On that night of September 7, around 10 o’clock, Walker retired to his cabin only to be awoken 30 minutes later by the sound of a shriek and a groan coming from the captain’s cabin. Hearing these sounds Walker decides to investigate. However, immediately after leaving his cabin, walker runs into Johnson holding a bloody knife in his right hand. Best judgment dictates that probing Johnson for answers would probably not be the best idea. And after calling Williams three times to get a better grasp of the situation, Walker was given the explanation that the captain must be dreaming. Still unsure about the incident, Walker confronts the others on the ship only to find them heaving up the anchor and trying to set sail. The night (according to Walker) was too calm to set sail, but this did not stop the crew from trying, after all, captain Hawes did order to set sail on the 7th of September. Walker being obliged to help set sail went down in the cabins for his shoes and finally seen the severity of the situation. Captain Hawes laid dead, half on the bad and half on the floor in a pool of his own blood. Frightened by what he saw, Walker went up on deck and confronted Williams. Expecting Williams to chain Johnson to ring-bolts, Walker was astonished to see that Williams took no action against Johnson. In an unfortunate turn of events, Johnson grabbed a hold of Walker and said “G**D*** you, you dog, I’ll kill you too”. At this point we become worried that this will be the end of our plucky young hero. Luckily for us we are now entering the third stage of plot development: the climax.

With a swift strike to Johnson’s arm Walker is able to make his daring escape by jumping overboard as Johnson shouts, “damn the Dog, kill him, kill him, don’t let him go”. And as our Hollywood villains prove – the bad guys always have poor aim. Upon jumping into the sea, Walker is nicked in the buttocks by a flying dagger (this incident can also serve as the comic relief that breaks up tense moments). Luckily for Walker, the dagger is only able to cut through his trousers but not his flesh. Nonetheless, the chase ensues, with Johnson and Butler jumping into a small life raft and start rowing their way towards Walker. The chase ends some 800 yards later when Walker swims towards and Italian vessel seeking refuge. Johnson and Butler end their chase thinking that Walker has been injured and is in no condition to swim. Amazingly, the Italian vessel that took Walker in was not the only vessel near the coast. After explaining the situation to the Italians, Walker also speaks with one John Legard who is the Chief Mate of the Lavent. In a fortunate turn of events no less than five armed vessels seek out the Dove Brigantine in hopes of apprehending the pirates. With Walker out of harm’s way, Legard (along with many others) boards the ship to find Wolf hidden under buffalo hides and O’Bryan throwing himself over board only to be met with more awaiting vessels. At this point our protagonist has successfully foiled the plans of the evil pirates, which means that we now begin the fourth stage of plot development: the falling action.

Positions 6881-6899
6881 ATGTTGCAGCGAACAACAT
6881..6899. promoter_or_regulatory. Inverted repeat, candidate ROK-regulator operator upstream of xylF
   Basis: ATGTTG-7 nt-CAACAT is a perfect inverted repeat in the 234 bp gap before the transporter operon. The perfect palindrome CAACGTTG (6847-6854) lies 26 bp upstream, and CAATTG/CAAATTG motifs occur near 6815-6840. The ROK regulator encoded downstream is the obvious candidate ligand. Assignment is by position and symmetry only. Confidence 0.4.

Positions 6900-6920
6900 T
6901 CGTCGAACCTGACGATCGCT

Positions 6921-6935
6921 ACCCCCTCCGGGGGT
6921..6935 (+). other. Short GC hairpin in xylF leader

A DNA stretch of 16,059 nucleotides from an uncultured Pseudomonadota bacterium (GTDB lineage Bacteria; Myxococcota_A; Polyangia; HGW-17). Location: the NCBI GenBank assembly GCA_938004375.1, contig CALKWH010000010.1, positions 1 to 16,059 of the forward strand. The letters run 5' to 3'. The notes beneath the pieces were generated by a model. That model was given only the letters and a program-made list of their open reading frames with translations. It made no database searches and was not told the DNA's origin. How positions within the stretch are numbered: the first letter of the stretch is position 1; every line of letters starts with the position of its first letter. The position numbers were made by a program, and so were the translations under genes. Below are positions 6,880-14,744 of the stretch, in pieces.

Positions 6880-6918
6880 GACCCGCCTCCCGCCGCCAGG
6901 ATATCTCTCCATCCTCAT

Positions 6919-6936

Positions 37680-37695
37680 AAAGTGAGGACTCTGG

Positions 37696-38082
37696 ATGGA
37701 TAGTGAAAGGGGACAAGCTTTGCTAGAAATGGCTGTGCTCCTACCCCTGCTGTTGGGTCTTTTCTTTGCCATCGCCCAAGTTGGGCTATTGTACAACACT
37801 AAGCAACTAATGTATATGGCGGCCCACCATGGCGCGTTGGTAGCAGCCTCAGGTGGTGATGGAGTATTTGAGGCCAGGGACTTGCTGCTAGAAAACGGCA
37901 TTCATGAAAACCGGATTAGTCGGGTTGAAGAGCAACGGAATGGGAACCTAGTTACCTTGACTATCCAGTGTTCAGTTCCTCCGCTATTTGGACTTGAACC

Legard confronts Williams about the whereabouts of the captain, and after a long silence Williams admits “he’s a dead man, and not a man for this world”. Along with Legard, a man known only as Mr. Rogers also boards the Dove Brigantine in search of the culprits. After finding a lantern, Rogers makes his way down into the cargo bay, and there, underneath a pile of hides lay Johnson, Butler, and Senett, who after refusing to come out, have no choice but to comply or be shot. Thus the ordeal finally ends with the apprehension of all six pirates. Now we enter the final stage of plot development: the resolution.

This narrative has begun with a trail taking place months after the incident occurs – and so this is how it must end (the trail being the narrative framework in which the story is told). On the 24th of February 1737 Edward Johnson and Nicholas Williams were found guilty for the murder of Captain Hawes and of conspiring to steal the Dove Brigantine. Lawrence Senett, Nicholas Wolf, Pierce Butler, and John Bryan (aka O’Bryan) were also found guilty of lesser charges. Those that received a death sentence were, Edward Johnson, Nicholas Williams and Lawrence Senett. Giving this tale its happy ending.

Like a modern day movie, this tale has everything an audience could want (or at least what an audience is used to). Though comparing this trail to a Hollywood movie may not be the most conventional method of understanding 18th century piracy, there is an upside – knowing that by slightly altering the narrative one can absorb information more easily and readily, as well as increase the entertainment factor for those not used to reading trail transcripts.